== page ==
How do you make your melodies shine when you’re learning the piano? Read on as Powell, OH teacher Sara Marie B. shares some exercises to try…
As you’re learning the piano, one of the most difficult things to do, especially for young children or beginning pianists, is to bring out the melody. Simply saying it does not help, so I’ve found I need to provide students with ways to practice this at home, guiding them toward the correct sound. If you’re listening well and spending time focusing on hearing the repertoire performed correctly, you will be more successful more quickly.
Here are five ways to practice bringing out the melody:
1) Crossing your hands. Cross your right hand over your left, or your left over your right, and make sure you can hear the hand that has the melody. By scrambling what your eyes see as the upper hand, you’re able to allow your ear and body to do the work.
2) Stop and prepare. When the sections come in the piece where you have to switch to a different melody, such as the melody changing from right hand to left, stop and prepare. What this means is to literally stop (while you’re practicing of course, not during performance), think, prepare yourself, and then move on. Teachers can mark this in the music. After stopping and preparing for some time, the change will happen on auto-pilot.
3) Elephant vs. mouse. Children especially love this one, using an elephant to provide imagery. I personally have stuffed animals on the piano, and the elephant comes out to play when a hand is supposed to be the melody and moves to that side of the piano. I have a small little frog for the hand that is supposed to be the accompaniment. This imagery works well with children, especially if you have stopped and prepared (see #2).
4) Ghosting. This is probably my favorite idea, and seems to work the best. There are three parts to this, though. First, play the section with the melody only (assuming the melody is in the right hand, play only the right hand). Once or twice should be fine. Next, “ghost” the left hand, or non-melody hand, by lightly touching – but not sounding or pressing down – the keys of the notes from that section. Repeat this a few times. Finally, go one small step past ghosting and actually make the keys sound. You will find that 9 times out of 10, the result is a perfect balance between right hand melody and left hand accompaniment.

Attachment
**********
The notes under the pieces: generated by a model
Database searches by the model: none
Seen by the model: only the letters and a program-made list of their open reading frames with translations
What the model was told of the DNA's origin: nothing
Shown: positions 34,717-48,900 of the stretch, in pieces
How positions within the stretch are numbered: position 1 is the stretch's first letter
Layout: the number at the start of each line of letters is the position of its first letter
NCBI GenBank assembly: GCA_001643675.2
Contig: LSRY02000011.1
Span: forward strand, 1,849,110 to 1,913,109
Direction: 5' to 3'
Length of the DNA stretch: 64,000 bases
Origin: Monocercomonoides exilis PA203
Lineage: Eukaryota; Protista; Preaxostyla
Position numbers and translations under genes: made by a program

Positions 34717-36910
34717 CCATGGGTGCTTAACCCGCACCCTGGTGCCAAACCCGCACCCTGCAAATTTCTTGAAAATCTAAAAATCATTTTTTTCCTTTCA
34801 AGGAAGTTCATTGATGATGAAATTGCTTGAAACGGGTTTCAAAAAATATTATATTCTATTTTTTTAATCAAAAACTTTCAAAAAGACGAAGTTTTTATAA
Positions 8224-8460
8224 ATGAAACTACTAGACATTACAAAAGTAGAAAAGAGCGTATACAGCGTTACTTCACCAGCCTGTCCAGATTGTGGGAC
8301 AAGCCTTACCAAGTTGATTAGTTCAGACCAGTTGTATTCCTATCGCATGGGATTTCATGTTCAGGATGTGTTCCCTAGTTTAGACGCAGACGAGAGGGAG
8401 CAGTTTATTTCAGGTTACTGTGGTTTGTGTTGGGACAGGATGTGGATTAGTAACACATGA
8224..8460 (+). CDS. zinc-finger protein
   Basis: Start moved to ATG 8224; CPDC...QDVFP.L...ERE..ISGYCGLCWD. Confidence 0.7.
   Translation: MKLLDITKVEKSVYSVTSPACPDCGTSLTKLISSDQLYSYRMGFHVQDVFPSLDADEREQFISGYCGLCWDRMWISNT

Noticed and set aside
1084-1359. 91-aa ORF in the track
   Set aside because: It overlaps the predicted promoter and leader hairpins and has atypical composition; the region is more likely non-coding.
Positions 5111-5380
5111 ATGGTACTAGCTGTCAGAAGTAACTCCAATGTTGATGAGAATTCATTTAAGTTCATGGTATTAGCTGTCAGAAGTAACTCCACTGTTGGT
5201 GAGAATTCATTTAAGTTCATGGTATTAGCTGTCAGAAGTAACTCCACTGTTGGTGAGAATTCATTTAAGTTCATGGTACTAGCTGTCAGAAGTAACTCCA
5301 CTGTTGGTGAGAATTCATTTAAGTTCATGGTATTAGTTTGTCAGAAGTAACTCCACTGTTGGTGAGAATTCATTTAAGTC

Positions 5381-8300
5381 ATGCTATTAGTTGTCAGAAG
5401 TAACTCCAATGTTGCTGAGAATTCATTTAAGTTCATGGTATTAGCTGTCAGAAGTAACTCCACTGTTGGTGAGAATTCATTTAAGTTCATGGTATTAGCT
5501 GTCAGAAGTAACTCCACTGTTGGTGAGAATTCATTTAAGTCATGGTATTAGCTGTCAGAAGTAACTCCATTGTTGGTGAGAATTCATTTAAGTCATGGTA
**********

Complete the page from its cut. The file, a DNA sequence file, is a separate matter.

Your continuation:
5) Teacher plays left hand accompaniment. Sometimes, all it takes is to hear it correctly. It’s not enough to have your teacher play both hands. When you’re playing the melody (again, assuming it’s right hand) and your teacher plays the accompaniment, you’ll be able to feel the right hand movement while also hearing and seeing what the left hand should be like. The demonstration, followed by a dutiful imitation, will help you understand what the balance in sound should be.
How long you play each of these is not relevant. Your teacher should assign a certain number of repetitions for each, and also do one or two of these with you during the lesson. These ideas do work – I’ve seen them produce fabulous results in my own studio! And now, every student can have a beautiful, singing melody.
Sara Marie B. teaches piano, singing, songwriting, music theory, and more in Powell, OH, as well as online. She has been teaching music lessons since 1992, and has been involved in music and performance since 1983. Learn more about Sara Marie here!
Photo by hsingy